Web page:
• http://www.gbepackaging.com Bob Teal

    Yes Google tried again to make the alga better but it is costing companies real money each time they do. It also is costing the government money as we lose sales so is the United States losing tax money. We made less this year thanks to goggle and we paid less taxes as well. We have a country in hot water and Google is cutting our sales just because our site is not what they want. If we more than doubled our prices then we might make enough to pay Google or do the upgrades they say our customers want but we would have no sales and the government would collect no taxes. Is this what we want as Americans. Maybe Google is making up for the lost taxes by paying the government more but thats good for Google but no one else. Sales equal Taxes and Google is cutting both. No wonder our country is weaker and means less to everyone. We work for our customers and not Google. We have the lowest prices and thats what our customers want. Thanks Google for weakening the economy.

  • http://www.dechtice.com Dušan Šalát

    Google’s recent Image Search changes are positive – Posledné zmeny v Google vyhľadávaní obrázkov vidím jako pozitívne, užívateľské rozhranie je prívetivejšie.

  • http://www.texasoutside.com Mike Sharp

    I don’t know why, but my traffic from Google dropped by 10% (20,000 visits) a month starting in January – could that be due to the image changes you mentioned?

  • Alec

    Personally I find the image search changes awful.

    Fail !

  • http://www.brightpathdigital.co.uk Steve Masters

    I don’t believe there have been large traffic drops due to the changes. What I have definitely seen is a big increase, across all sites, in search penetration. This increase is almost wholely attributable to more visibility in Images search results.

  • Tim

    As a consumer I can positively attest that I have visited fewer websites when using Google’s new image search. I do a lot of image searches. Now, after viewing the image, I simply click away without ever visiting the site. In the past, if the the image was interesting and the website in the background seemed like it could contain additional information, I would click through and look at the site. Now I rarely do.

  • http://www.Quantisoft.com Howard Deutsch

    Google’s image changes had minimal effect as compared with Penguin and Panda…especially Penguin. The more changes Google makes, the better Bing is as an alternative to Google.

  • http://fv2hac.blogspot.com Chader Max

    If you are a creative person why should complain?

  • http://www.kentuckyspecialfx.com Mike Bisch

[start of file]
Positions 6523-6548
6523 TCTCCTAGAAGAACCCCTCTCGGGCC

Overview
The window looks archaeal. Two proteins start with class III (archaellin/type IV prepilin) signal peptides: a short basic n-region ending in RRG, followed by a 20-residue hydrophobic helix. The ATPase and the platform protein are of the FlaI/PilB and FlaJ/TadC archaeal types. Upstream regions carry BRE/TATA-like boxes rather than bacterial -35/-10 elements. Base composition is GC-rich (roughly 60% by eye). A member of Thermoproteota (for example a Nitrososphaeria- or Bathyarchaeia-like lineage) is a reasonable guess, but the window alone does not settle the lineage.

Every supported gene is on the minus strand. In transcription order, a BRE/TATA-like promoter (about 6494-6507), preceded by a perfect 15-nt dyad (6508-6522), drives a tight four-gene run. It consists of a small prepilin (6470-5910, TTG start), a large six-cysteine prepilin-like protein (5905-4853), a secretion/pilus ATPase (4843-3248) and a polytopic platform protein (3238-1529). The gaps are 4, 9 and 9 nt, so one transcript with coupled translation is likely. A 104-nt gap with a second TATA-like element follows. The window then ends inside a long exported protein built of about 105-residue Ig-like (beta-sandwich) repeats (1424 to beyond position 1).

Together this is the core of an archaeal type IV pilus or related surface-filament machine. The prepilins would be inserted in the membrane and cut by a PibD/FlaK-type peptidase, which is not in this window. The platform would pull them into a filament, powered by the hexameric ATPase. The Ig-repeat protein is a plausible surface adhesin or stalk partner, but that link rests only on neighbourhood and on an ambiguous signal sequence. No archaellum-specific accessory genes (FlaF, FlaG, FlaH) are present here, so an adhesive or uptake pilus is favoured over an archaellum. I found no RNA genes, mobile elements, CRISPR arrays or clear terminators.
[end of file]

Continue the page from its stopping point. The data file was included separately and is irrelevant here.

Our site has seen a 30 percent drop in traffic and 10 percent on sales since the image change Google did.
    For small retail business’s it is nearly impossible to constantly keep updating they’re sites week after week and making huge changes just to safe face with Google and even then your efforts usually are a waste.
    We have three companies that come up in searches for certain key words that are in no frigging way related to the key words they’re using but because they have a few paid ads with Google, then money hungry Google gives them a push way above us.
    Honestly Google has done way more damage than good.
    Every since panda its been down hill.
    Hince why most of our customers use yahoo now.
    I’m glad to see Yahoo and Bing hanging in there cause it wont be long before Google shoots itself in the foot.

  • http://www.teamfreelottomagic.com Whitney

    We had an increase, more of our images are getting picked-up and brought to the top for 3 of our Lotto related sites, plus Facebook, Blogger and YouTube video screenshots which was a surprise. With the discussion here maybe the minority but regardless… go Google! Also I like the new interface, the look, the function and the visit page button too.

    Who ever said Google was about the webmaster’s cash flow, it always has been and it will always be about the best experience for the people. Some of the comments here are just plain silly… Google is on the way out, Google should pay for content, Google is causing USA tax issues, Blocking Google image search. Geeesus, this is Google you’re talking about here not your next door neighbor Steve who borrowed your lawnmower and has kept it a bit too long so you’re going to “show him a thing or two”.

    I liked what Jade said… Evolve or perish. It’s about relevant content, it’s NOT about your free traffic. When Google builds a better mouse trap, you gotta retrain your mice or remain cheeseless.

  • Robert

    Next Google move will be for sites to pay them to display images, much like they did with their original Merchant Center (Google Shopping). Lure you in for free, get you hooked like a heroin drug addict then BAM you gotta pay for your next fix, (tying Google Shopping to Adwords).

    Google …just crash and burn already!

  • http://acesofww2.com joe

    As a webmaster I do not like the new changes … as a user I like them even less. Big fkn BOOOOOO Google. I’ve been checking out Bing and others the last few weeks, just to compare … jury’s still out

  • http://www.nex.net.au/~reidgck/ Graeme Reid

    Youtube videos made inaccessable because of google+ rejection:

    My videos of the
    dismantling the south Gippsland line beyond Leongatha, and
    those of the pulling up of the Central Australia Railway
    (one with over 330,000 views),
    were on youtube with about 200
    others of mine, under the ‘reidgck’ name, until last weekend
    when there became an issue with Google
    who obviously control youtube.

    Youtube entice people into, and now impose upon new members,
    a new fangled idea known as google google+ which requires
    people to put a lot of personal information in
    and some of the information they ask for is nothing short